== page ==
Lessons From History

New map reveals locations of unexploded World War Two bombs – Telegraph, UK 7/13/08


Nazi photos reveal devastation of WWII Allied bombing raids on Germany – Telegraph UK 7/18/08

A “spectacular” collection of 3,000 Nazi photos reveal the extent to which the Allied bombing campaign devastated Germany’s cultural heritage.

Did 7 million Americas die of starvation during the Depression? – Pravda, Russia 5/7/08

Holocaust by Hunger: The Truth Behind Stalin’s Great Famine – Daily Mail, UK 7/26/08

AP: US ok’d Korean massacres – via Raw Story 7/5/08


Records reveal Ford told FBI about JFK murder doubts – Houston Chronicle 8/9/08

Korean War’s Lost Chapter: South Korea Says U.S. Killed Hundreds of Civilians – NYTimes 8/1/08

Japanese American Relocation Digital Archives – Metafilter 8/3/08

The Times Machine – via Metafilter 2/25/08

The Times Machine allows easy browsing of every edition from 70 years (1851-1922) worth of New York Times in the original format.


Physics milestones of the past 50 years – via Metafilter 2/27/08


The Manhattan Project Poll on the Use of Atomic Weapons, July 1945. – BoingBoing 8/6/08


National Geographic Map of the Day – via Metafilter 8/15/08


Masterpieces of early photography – via Metafilter 8/15/08


George Carlin, 1957 – 1970. – via Metafilter 8/17/08


John Curran posts Great Diagrams in Anthropology, Linguistics, and Social Theory – via Metafilter 8/21/08


Thomas Jefferson Papers – via Metafilter 8/22/08


Don’t Know Much About History – US studies empires of the past – Mother Jones 8/4/08


Primary Sources: WWII Ration Books – Mother Jones blog 5/13/08


Portal to Maya Underworld Found in Mexico? – Nat’l Geographic 8/21/08

Vietnam: The Soldier’s Revolt – Int’l Socialist Review August 2000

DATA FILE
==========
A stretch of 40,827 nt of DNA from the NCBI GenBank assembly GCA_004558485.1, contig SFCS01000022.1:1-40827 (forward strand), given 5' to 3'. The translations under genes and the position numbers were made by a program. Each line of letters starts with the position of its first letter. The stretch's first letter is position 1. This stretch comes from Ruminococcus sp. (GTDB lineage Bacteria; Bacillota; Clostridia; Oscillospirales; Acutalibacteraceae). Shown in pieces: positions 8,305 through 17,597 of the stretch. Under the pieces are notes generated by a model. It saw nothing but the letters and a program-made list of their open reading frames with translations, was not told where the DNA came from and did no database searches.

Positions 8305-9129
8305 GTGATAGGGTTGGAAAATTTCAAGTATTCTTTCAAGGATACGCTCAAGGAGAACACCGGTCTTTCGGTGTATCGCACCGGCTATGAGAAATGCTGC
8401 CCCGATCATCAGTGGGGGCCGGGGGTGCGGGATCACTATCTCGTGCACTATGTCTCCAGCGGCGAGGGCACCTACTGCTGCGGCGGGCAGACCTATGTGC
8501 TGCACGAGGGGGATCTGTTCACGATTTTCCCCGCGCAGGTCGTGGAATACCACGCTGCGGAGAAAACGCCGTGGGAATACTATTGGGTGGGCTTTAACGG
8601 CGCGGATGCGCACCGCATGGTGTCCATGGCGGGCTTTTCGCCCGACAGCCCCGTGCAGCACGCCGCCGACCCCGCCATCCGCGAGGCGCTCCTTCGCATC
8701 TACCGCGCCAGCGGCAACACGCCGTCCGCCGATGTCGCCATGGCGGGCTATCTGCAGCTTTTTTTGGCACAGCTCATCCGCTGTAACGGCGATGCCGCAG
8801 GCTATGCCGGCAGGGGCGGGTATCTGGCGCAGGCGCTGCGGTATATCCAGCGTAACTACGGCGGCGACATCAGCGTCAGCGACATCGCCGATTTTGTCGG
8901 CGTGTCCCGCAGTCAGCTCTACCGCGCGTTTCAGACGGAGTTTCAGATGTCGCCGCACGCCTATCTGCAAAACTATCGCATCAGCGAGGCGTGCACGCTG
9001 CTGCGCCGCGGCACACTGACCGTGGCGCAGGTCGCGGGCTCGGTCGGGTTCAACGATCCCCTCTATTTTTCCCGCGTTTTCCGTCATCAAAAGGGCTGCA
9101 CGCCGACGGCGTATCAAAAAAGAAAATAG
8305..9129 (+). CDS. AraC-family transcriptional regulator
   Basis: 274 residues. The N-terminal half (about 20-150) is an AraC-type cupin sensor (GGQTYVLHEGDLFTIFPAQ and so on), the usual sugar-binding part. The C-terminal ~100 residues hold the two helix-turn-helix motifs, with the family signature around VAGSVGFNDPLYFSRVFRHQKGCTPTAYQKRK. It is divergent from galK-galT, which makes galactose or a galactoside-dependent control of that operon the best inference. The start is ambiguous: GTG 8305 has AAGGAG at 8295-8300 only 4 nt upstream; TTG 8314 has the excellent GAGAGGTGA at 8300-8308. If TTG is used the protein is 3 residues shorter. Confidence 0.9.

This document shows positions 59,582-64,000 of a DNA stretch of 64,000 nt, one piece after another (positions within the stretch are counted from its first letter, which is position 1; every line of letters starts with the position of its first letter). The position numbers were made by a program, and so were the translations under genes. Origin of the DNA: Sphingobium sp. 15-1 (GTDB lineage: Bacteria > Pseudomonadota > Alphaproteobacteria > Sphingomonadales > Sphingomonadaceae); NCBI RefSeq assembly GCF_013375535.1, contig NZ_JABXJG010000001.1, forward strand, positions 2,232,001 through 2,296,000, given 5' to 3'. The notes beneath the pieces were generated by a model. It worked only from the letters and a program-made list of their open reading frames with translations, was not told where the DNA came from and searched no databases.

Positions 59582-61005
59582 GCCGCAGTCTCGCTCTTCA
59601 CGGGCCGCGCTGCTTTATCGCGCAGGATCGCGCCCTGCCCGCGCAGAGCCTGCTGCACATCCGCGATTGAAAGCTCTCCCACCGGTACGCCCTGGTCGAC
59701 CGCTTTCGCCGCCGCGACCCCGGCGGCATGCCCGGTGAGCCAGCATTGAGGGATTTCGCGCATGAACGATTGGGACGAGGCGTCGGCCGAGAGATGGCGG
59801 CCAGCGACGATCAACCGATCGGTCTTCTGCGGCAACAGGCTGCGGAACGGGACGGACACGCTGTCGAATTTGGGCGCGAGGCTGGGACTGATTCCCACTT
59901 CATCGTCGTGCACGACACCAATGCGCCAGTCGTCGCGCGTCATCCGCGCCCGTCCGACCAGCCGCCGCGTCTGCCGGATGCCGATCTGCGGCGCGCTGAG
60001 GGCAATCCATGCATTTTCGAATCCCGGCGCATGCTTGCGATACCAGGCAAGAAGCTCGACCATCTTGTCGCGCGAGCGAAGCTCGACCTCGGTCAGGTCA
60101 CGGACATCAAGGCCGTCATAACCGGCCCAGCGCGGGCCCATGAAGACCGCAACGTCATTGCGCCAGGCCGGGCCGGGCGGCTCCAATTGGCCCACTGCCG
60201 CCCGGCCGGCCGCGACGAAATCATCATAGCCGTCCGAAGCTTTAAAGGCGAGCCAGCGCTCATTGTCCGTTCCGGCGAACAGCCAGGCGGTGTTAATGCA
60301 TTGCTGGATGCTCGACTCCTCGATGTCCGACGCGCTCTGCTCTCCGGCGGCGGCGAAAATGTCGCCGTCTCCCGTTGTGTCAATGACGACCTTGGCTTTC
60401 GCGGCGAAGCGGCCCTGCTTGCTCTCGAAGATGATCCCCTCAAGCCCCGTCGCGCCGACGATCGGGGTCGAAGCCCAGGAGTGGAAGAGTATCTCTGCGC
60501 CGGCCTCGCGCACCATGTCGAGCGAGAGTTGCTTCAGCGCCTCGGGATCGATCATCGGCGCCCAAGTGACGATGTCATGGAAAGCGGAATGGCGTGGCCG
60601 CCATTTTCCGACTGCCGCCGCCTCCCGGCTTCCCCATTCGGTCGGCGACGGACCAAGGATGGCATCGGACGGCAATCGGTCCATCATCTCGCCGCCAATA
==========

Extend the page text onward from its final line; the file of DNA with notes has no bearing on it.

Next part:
Long, but very relevant and interesting historical reading…
EXCERPTS: “…After Tet, there was a massive shift from combat avoidance to mutiny. One Pentagon official reflected that “mutiny became so common that the army was forced to disguise its frequency by talking instead of ‘combat refusal.'” Combat refusal, one commentator observed, “resembled a strike and occurred when GIs refused, disobeyed, or negotiated an order into combat.”
Acts of mutiny took place on a scale previously only encountered in revolutions. The first mutinies in 1968 were unit and platoon-level rejections of the order to fight. The army recorded 68 such mutinies that year. By 1970, in the 1st Air Cavalry Division alone, there were 35 acts of combat refusal. One military study concluded that combat refusal was “unlike mutinous outbreaks of the past, which were usually sporadic, short-lived events. The progressive unwillingness of American soldiers to fight to the point of open disobedience took place over a four-year period between 1968-71.”

The 1968 combat refusals of individual units expanded to involve whole companies by the next year. The first reported mass mutiny was in the 196th Light Brigade in August 1969. Company A of the 3rd Battalion, down to 60 men from its original 150, had been pushing through Songchang Valley under heavy fire for five days when it refused an order to advance down a perilous mountain slope. Word of the mutiny spread rapidly. The New York Daily News ran a banner headline, “Sir, My Men Refuse To Go.” The GI paper, The Bond, accurately noted, “It was an organized strike…A shaken brass relieved the company commander…but they did not charge the guys with anything. The Brass surrendered to the strength of the organized men.” …
When Cambodia was invaded in 1970, soldiers from Fire Base Washington conducted a sit-in. They told Up Against the Bulkhead, “We have no business there…we just sat down. Then they promised us we wouldn’t have to go to Cambodia.” Within a week, there were two additional mutinies, as men from the 4th and 8th Infantry refused to board helicopters to Cambodia.
In the invasion of Laos in March 1971, two platoons refused to advance. To prevent the mutiny from spreading, the entire squadron was pulled out of the Laos operation. The captain was relieved of his command, but there was no discipline against the men. When a lieutenant from the 501st Infantry refused his battalion commander’s order to advance his troops, he merely received a suspended sentence.”…
The hidden history of the 1960s proves that the American army can be split and won to the revolutionary movement. But that requires the long, slow patient work of explanation, of propaganda, of education, of organization, and of agitation and action. The Vietnam revolt shows how rank-and-file soldiers can rise to the task. The unfinished job is for revolutionary organization to also rise to that level. When it does, the troops of the American army can become the troops of the American revolution.”

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